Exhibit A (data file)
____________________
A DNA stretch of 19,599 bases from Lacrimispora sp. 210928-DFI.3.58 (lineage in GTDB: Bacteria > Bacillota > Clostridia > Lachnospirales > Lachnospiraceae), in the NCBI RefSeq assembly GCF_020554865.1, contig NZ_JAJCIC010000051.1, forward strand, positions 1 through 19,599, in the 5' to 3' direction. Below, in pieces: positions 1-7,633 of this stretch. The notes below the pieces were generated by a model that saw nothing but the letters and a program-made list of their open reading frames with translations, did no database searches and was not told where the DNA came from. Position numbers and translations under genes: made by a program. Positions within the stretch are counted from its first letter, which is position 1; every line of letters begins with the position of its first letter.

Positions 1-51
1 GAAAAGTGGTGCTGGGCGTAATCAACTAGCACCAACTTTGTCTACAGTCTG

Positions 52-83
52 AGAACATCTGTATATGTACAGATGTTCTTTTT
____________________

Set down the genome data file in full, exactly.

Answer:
A DNA stretch of 19,599 bases from Lacrimispora sp. 210928-DFI.3.58 (lineage in GTDB: Bacteria > Bacillota > Clostridia > Lachnospirales > Lachnospiraceae), in the NCBI RefSeq assembly GCF_020554865.1, contig NZ_JAJCIC010000051.1, forward strand, positions 1 through 19,599, in the 5' to 3' direction. Below, in pieces: positions 1-7,633 of this stretch. The notes below the pieces were generated by a model that saw nothing but the letters and a program-made list of their open reading frames with translations, did no database searches and was not told where the DNA came from. Position numbers and translations under genes: made by a program. Positions within the stretch are counted from its first letter, which is position 1; every line of letters begins with the position of its first letter.

Positions 1-51
1 GAAAAGTGGTGCTGGGCGTAATCAACTAGCACCAACTTTGTCTACAGTCTG

Positions 52-83
52 AGAACATCTGTATATGTACAGATGTTCTTTTT